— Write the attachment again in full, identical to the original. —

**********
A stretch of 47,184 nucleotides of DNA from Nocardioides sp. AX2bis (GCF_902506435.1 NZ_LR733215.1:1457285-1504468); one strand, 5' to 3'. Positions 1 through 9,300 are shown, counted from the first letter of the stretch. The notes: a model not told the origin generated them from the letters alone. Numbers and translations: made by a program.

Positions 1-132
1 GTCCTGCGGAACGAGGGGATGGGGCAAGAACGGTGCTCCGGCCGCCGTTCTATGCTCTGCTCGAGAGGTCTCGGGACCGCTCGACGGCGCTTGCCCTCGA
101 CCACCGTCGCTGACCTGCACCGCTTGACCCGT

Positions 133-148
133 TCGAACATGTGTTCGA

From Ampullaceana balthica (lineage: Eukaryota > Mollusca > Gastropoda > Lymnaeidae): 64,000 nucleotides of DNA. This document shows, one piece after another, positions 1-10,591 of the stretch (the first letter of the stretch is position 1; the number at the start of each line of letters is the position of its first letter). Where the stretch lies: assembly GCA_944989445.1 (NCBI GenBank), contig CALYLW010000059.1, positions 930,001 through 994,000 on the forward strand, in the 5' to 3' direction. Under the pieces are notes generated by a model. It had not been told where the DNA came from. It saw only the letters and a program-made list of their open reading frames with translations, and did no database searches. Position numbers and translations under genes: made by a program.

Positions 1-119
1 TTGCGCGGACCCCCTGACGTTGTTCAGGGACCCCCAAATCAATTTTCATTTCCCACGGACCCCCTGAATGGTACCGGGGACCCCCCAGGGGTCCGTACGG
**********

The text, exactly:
A stretch of 47,184 nucleotides of DNA from Nocardioides sp. AX2bis (GCF_902506435.1 NZ_LR733215.1:1457285-1504468); one strand, 5' to 3'. Positions 1 through 9,300 are shown, counted from the first letter of the stretch. The notes: a model not told the origin generated them from the letters alone. Numbers and translations: made by a program.

Positions 1-132
1 GTCCTGCGGAACGAGGGGATGGGGCAAGAACGGTGCTCCGGCCGCCGTTCTATGCTCTGCTCGAGAGGTCTCGGGACCGCTCGACGGCGCTTGCCCTCGA
101 CCACCGTCGCTGACCTGCACCGCTTGACCCGT

Positions 133-148
133 TCGAACATGTGTTCGA

From Ampullaceana balthica (lineage: Eukaryota > Mollusca > Gastropoda > Lymnaeidae): 64,000 nucleotides of DNA. This document shows, one piece after another, positions 1-10,591 of the stretch (the first letter of the stretch is position 1; the number at the start of each line of letters is the position of its first letter). Where the stretch lies: assembly GCA_944989445.1 (NCBI GenBank), contig CALYLW010000059.1, positions 930,001 through 994,000 on the forward strand, in the 5' to 3' direction. Under the pieces are notes generated by a model. It had not been told where the DNA came from. It saw only the letters and a program-made list of their open reading frames with translations, and did no database searches. Position numbers and translations under genes: made by a program.

Positions 1-119
1 TTGCGCGGACCCCCTGACGTTGTTCAGGGACCCCCAAATCAATTTTCATTTCCCACGGACCCCCTGAATGGTACCGGGGACCCCCCAGGGGTCCGTACGG